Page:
Due to the COVID-19 pandemic, restaurants and other businesses throughout the U.S. face a significant threat of having to lay off workers or even permanently close. Even restaurants that offer take-out or delivery options are unlikely to make up even a small percentage of their lost sales during this government-mandated shutdown.
Suffering business owners may turn to their insurance policies’ business interruption coverage, believing this is precisely the type of situation for which the insurance was purchased. While many business policies likely contain such coverage, whether or not it applies depends on the precise language of the policy and any arguments that may be made in support of coverage.
Most policies may contemplate providing coverage only when the business interruption follows physical damage to the business’ property. However, a lawyer with experience in the area of insurance disputes can identify other provisions or arguments that compel the insurance company to provide coverage or settle for a reasonable dollar amount. For example, the lawyer may argue that the virus has, in fact, caused physical property damage by contaminating the business premises.
What to Do and What to Know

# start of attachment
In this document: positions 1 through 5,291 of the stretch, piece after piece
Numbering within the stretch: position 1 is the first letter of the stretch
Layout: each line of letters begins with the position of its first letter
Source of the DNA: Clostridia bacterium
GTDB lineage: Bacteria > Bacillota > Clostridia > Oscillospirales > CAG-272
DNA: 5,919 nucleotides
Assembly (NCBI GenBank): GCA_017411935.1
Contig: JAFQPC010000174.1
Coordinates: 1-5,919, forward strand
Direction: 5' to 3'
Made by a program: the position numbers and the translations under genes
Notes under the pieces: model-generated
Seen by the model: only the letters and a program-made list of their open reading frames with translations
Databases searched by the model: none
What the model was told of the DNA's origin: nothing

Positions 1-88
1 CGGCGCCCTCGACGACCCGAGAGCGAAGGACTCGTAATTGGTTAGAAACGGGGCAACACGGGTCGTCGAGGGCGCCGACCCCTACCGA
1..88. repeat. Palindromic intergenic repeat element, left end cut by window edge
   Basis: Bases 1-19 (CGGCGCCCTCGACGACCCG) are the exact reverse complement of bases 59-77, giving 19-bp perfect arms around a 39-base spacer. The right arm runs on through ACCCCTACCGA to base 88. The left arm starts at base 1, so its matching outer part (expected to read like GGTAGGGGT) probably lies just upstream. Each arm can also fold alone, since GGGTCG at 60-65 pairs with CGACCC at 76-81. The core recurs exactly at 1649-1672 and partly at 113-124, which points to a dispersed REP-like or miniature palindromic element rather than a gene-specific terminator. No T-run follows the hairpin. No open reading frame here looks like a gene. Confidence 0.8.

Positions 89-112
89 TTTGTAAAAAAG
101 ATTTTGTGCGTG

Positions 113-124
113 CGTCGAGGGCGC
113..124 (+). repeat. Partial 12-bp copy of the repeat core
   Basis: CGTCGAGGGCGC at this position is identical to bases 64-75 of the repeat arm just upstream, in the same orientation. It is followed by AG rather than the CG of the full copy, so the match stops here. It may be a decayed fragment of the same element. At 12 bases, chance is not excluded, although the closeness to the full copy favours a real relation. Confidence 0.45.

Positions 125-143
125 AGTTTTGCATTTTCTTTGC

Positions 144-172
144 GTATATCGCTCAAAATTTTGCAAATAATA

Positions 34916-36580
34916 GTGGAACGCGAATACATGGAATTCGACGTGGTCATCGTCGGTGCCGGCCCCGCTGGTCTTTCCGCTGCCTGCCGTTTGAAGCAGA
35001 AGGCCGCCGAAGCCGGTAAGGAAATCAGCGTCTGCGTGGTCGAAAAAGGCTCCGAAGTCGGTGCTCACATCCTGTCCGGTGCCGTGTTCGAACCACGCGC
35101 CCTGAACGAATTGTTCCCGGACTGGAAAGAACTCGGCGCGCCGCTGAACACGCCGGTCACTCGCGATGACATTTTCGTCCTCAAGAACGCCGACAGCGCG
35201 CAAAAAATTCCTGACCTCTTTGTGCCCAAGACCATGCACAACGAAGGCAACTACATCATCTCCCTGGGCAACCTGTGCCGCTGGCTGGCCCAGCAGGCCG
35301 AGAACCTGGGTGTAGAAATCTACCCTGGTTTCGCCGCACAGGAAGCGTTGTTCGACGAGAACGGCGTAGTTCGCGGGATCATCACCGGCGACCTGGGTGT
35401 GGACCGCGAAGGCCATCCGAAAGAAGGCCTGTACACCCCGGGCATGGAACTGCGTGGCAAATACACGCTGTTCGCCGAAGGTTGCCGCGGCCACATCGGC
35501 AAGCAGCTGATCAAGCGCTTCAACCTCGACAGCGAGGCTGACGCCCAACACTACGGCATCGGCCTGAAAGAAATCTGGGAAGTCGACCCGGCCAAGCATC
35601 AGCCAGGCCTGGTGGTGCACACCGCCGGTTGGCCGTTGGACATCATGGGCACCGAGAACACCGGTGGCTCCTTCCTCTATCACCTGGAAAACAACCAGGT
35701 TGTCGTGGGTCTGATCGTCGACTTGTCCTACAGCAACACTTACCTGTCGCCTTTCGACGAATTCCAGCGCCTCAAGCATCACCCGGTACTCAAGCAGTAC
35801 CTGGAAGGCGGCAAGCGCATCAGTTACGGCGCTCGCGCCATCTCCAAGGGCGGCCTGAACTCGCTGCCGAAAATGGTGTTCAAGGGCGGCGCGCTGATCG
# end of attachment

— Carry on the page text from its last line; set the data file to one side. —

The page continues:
The first thing any business owner should do is immediately make a claim with his or her insurance company and obtain a copy of the applicable policy. If the company denies the claim, the owner should not automatically accept that denial as valid, even if the language of the policy seems clear.
Indeed, most (if not all) states have a general rule that any ambiguous language in an insurance policy will be interpreted against the insurer and in favor of coverage. As demonstrated in Lincoln Cty. Ambulance Dist. v. Pac. Employers Ins. Co., 15 S.W.3d 739, 743 (Mo. Ct. App. 1998), language is considered ambiguous if it is reasonably open to different interpretations. Whether language is reasonably open to different interpretations depends on the lawyer’s arguments and the decision of a judge.
Ultimately, the decision of the insurance company is not the end of the story and should not be accepted without first consulting with a lawyer. Businesses are strongly encouraged to fight back, and there is no better way than by engaging competent legal counsel.
At Gates Shields Ferguson Swall Hammond P.A., we will not stand for insurance companies attempting to circumvent their obligations. Business interruption insurance is meant to provide businesses with the peace of mind knowing they will survive an unexpected disaster. COVID-19 is an unprecedented global crisis, and it is time for your insurance company to provide the support to which you are entitled. To get in touch with our team of attorneys, call (800) 574-4428 or fill out our online contact form today.